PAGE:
Polwarth Building, Foresterhill, Aberdeen AB25 2ZD, UK

time when older [3]. One German study found that acne
persisted into the 20s and 30s in around 64 % and 43 % of
individuals, respectively [4]. A British study found 12 % of
women had facial acne that appeared to persist into middle
age [5].
In women with both new and pre-existing acne, the
management of the condition during pregnancy can be
particularly challenging as there are limited therapeutic
options available to them. Owing to the hazards associated
with clinical research in a pregnant population, no trials of
acne treatment have been published in this patient group.
This means that relevant safety data have been extrapolated
from the use of medications for other reasons. The available evidence is mainly restricted to observational studies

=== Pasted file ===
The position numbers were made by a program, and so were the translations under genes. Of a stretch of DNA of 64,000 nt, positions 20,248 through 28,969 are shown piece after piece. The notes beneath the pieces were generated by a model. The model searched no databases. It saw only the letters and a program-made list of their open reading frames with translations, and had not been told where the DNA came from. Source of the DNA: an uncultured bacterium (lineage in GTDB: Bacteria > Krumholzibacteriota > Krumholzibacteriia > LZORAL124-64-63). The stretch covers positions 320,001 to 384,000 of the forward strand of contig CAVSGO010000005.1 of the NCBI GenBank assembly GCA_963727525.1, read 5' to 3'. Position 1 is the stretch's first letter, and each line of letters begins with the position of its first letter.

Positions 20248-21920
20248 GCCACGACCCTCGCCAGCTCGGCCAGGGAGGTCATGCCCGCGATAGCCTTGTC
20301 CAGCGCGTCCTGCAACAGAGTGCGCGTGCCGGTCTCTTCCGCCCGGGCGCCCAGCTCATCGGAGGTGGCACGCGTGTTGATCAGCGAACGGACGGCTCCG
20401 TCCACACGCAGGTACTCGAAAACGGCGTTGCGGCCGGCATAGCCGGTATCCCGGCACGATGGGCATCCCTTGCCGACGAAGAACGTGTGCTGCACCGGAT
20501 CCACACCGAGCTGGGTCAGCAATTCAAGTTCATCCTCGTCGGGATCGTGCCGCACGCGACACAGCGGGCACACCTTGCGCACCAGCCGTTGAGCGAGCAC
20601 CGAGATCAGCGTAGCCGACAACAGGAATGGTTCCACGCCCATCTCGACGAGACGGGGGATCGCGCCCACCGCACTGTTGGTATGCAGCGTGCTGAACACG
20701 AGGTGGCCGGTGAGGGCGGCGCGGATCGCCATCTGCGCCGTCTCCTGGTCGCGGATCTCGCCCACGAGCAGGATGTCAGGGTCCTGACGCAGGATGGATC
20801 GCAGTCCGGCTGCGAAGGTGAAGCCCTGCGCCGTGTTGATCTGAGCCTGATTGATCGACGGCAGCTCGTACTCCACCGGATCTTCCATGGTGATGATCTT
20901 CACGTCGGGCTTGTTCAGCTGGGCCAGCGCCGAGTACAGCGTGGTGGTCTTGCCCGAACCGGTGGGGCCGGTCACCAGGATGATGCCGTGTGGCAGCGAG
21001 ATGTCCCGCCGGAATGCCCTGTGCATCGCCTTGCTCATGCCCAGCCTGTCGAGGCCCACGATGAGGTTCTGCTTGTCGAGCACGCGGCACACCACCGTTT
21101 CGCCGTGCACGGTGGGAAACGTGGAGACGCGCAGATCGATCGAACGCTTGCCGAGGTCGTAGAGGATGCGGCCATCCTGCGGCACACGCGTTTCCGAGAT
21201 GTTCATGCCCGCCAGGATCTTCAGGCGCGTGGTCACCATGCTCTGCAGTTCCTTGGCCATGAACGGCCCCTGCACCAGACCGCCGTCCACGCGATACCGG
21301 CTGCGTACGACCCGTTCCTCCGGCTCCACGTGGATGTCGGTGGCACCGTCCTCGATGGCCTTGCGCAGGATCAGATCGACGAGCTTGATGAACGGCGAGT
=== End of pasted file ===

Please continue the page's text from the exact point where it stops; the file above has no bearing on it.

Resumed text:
and often with small samples sizes. There are pregnancyexposure registries that collect data on the use of certain
medications in pregnancy. However, there are no relevant
registries for acne treatments [6].
Acne severity can vary significantly, from mild
comedonal disease to severe, scarring, inflammatory
lesions that can be accompanied by systemic symptoms.
Treatment decisions during pregnancy will inevitably be
influenced by the severity of the acne balanced against the
safety profile of proposed treatments. In addition, as
approximately half of the six million pregnancies in the
USA each year are unplanned, many women will be
exposed to drugs before they know they are pregnant [7]. It
is also important to note the stage of pregnancy at which